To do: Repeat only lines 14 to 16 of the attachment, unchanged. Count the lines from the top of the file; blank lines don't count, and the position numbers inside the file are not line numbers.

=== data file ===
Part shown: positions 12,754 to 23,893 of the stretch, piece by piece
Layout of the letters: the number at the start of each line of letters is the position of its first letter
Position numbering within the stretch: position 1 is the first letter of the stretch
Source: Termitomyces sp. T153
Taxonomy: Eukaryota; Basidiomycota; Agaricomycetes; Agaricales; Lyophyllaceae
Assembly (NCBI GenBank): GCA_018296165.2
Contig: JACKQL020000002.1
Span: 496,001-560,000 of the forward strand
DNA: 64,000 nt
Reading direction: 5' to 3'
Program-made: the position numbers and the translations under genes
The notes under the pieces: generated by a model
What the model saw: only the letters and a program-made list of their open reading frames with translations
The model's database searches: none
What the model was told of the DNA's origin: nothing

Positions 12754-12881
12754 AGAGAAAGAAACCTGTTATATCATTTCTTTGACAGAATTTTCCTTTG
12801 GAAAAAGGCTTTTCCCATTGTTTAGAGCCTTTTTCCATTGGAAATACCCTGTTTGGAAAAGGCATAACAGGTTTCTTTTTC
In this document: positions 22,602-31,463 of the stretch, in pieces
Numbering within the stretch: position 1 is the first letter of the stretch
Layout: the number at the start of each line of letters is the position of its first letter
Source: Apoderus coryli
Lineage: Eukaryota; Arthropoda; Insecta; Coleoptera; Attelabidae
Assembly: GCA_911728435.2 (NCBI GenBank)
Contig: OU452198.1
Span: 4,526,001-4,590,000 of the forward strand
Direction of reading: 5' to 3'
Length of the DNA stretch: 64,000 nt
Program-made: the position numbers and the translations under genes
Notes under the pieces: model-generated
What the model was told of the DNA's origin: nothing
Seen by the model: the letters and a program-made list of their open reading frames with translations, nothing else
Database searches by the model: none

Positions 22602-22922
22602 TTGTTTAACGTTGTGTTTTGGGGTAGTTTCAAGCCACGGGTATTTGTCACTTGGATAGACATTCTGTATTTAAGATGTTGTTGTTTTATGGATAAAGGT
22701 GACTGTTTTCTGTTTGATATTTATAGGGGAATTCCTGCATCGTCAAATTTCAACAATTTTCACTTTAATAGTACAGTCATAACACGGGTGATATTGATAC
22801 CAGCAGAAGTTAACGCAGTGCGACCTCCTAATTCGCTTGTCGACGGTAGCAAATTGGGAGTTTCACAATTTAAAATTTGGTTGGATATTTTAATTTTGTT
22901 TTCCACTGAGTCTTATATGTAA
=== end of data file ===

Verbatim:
The model's database searches: none
What the model was told of the DNA's origin: nothing

Positions 12754-12881